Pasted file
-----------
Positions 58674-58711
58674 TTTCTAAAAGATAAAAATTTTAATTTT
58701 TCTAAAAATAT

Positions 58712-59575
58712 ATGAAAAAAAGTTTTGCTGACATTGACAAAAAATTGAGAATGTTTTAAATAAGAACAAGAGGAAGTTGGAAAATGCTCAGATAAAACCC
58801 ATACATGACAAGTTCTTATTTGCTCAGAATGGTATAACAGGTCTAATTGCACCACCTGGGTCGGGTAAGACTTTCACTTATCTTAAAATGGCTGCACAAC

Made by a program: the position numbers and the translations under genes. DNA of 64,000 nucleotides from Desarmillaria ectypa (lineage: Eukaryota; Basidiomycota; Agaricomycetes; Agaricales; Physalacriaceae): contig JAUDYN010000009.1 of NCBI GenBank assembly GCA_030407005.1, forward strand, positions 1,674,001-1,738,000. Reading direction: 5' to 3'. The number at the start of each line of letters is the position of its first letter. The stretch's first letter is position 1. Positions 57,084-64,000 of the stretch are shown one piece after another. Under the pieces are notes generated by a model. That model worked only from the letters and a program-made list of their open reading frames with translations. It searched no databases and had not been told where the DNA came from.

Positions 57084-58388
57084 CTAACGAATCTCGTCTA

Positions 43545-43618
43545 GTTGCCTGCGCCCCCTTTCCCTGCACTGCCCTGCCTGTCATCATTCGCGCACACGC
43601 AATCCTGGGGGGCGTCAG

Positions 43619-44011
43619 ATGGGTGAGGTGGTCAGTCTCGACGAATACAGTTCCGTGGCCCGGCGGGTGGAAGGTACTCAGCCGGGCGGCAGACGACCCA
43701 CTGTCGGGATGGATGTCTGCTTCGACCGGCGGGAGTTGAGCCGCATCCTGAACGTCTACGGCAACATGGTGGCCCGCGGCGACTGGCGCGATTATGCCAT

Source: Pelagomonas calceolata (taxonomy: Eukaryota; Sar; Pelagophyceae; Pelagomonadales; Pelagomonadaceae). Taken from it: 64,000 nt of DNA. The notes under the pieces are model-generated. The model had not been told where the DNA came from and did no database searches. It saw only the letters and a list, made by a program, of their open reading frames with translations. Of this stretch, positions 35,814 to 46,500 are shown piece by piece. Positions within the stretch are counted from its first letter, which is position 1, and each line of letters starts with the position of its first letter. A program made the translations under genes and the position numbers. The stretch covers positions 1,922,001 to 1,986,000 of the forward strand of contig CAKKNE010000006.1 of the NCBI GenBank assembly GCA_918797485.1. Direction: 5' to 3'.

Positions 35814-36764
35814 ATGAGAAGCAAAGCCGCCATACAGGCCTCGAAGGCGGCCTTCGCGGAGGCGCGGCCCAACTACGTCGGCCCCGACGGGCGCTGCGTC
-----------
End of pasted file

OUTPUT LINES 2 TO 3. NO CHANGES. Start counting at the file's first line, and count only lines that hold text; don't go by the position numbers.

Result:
58674 TTTCTAAAAGATAAAAATTTTAATTTT
58701 TCTAAAAATAT